Brayden's new wheelchair has arrived. It is a Zippie Iris.
He sat in the chair while everything was adjusted and he seemed to be really comfortable. We will use this for every day out and about, the school bus, school, etc. It will be Brayden's primary mode of transportation. It comes with a tray and a canopy, both of which are massive will take some getting used to.
It is a real wheelchair. It is heavy (I will be getting a work out to get it in and out of the back of the SUV). The new chair should last him quite a while. It will be much more comfortable for him since he has really out grown his first wheelchair. The equipment rep working Brayden and I for over an hour getting it adjusted and giving me a tutorial on using it, we even practiced getting it in and out of the car.
We are thrilled for Brayden to have the new chair. It is snazzy!
His first wheelchair was the Kid Kart, which he got shortly after turning one year old. The Kid Kart was a good transition into the world of wheelchairs. It operated much like a supped-up stroller.
In fact his Kid Kart was often mistaken for a stroller. We had been told, in several restaurants, that they do NOT allow strollers. We try to politely respond to them explaining that it is a wheelchair.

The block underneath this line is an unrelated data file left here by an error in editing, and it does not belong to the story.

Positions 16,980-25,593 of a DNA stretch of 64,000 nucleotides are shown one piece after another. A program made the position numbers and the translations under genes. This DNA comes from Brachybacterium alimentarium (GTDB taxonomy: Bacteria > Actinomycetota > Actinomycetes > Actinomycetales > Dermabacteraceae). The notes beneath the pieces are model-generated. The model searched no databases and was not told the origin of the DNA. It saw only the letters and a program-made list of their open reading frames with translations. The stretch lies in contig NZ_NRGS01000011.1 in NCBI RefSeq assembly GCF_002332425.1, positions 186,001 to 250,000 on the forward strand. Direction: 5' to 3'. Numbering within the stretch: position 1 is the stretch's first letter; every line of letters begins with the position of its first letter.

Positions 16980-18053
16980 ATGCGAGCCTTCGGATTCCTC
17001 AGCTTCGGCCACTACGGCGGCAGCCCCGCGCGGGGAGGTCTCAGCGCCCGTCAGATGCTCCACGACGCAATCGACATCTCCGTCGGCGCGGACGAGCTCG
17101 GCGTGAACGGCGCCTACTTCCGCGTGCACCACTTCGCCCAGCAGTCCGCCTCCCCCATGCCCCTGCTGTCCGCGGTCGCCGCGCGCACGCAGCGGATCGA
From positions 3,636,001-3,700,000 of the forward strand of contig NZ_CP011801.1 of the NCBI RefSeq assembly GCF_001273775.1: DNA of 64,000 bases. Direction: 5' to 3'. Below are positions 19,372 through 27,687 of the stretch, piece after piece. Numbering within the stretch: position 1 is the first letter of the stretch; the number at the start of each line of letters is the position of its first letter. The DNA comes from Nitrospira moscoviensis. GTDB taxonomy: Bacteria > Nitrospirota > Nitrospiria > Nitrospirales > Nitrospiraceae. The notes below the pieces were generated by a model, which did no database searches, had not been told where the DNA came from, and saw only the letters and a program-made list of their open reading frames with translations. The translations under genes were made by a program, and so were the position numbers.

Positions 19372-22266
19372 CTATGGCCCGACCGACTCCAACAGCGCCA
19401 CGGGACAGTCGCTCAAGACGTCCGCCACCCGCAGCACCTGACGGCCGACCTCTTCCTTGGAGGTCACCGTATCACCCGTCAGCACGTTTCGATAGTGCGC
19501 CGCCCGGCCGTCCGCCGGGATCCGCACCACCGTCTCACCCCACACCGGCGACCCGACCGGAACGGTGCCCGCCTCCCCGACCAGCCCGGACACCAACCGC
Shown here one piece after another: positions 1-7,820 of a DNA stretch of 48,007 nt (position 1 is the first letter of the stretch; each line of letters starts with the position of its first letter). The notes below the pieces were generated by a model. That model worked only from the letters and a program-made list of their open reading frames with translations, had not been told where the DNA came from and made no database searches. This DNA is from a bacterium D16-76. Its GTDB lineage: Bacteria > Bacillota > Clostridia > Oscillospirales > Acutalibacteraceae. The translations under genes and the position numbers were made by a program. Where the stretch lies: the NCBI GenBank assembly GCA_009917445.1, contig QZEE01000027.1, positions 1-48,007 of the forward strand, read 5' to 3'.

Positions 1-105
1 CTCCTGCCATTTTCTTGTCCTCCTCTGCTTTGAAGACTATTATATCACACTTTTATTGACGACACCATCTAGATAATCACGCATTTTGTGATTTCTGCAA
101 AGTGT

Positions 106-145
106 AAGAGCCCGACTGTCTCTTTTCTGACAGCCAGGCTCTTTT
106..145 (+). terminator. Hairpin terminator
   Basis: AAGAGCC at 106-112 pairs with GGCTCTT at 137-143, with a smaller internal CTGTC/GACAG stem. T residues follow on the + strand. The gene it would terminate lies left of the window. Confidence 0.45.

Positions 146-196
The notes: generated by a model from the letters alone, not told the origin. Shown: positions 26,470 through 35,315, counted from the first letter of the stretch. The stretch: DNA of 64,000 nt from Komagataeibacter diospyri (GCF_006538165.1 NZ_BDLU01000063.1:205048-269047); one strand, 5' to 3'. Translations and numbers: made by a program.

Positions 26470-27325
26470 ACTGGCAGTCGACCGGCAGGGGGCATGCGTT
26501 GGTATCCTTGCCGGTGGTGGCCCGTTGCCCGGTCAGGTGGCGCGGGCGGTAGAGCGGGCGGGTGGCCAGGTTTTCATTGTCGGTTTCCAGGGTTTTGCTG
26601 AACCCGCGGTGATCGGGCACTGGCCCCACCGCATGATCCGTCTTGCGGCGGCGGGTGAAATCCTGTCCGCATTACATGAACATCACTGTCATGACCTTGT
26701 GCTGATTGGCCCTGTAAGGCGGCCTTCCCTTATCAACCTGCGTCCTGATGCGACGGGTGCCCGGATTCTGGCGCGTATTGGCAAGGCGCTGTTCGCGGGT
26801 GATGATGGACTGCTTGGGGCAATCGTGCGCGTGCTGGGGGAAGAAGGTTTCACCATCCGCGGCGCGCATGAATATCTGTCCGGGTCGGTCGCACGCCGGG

During our recent trip to the beach we went to a dinner show. A dinner show that Brayden could not see because accessible seating was in the way back and food he could not eat since feeds only with a feeding tube..we paid full price (dinner and show) for him however we were paying for a family night out and I would rather us all be together. On our way into the dinner show, we are stopped at the front door...we have to explain, "It is not a stroller, it is a wheelchair." We go to will-call to pick up our tickets, we say again, "It is not a stroller, it is a wheelchair." We go to hand in our tickets to proceed into the venue and again we are told, that they do NOT allow strollers. And again we say, "It is not a stroller, it is a wheelchair." We think we had made it through when a man working there comes running up to us saying (and somewhat out of breath), "I am sorry but you are not allowed to take strollers in." By that point, Jeremy, myself and Brayden's nurse all respond with, "It is NOT a stroller, it IS a wheelchair." I then ask for a sign or something to hang on the chair so people will stop asking us. Trust me if we did not have to use this, we would not...and we are not trying to sneak in a stroller.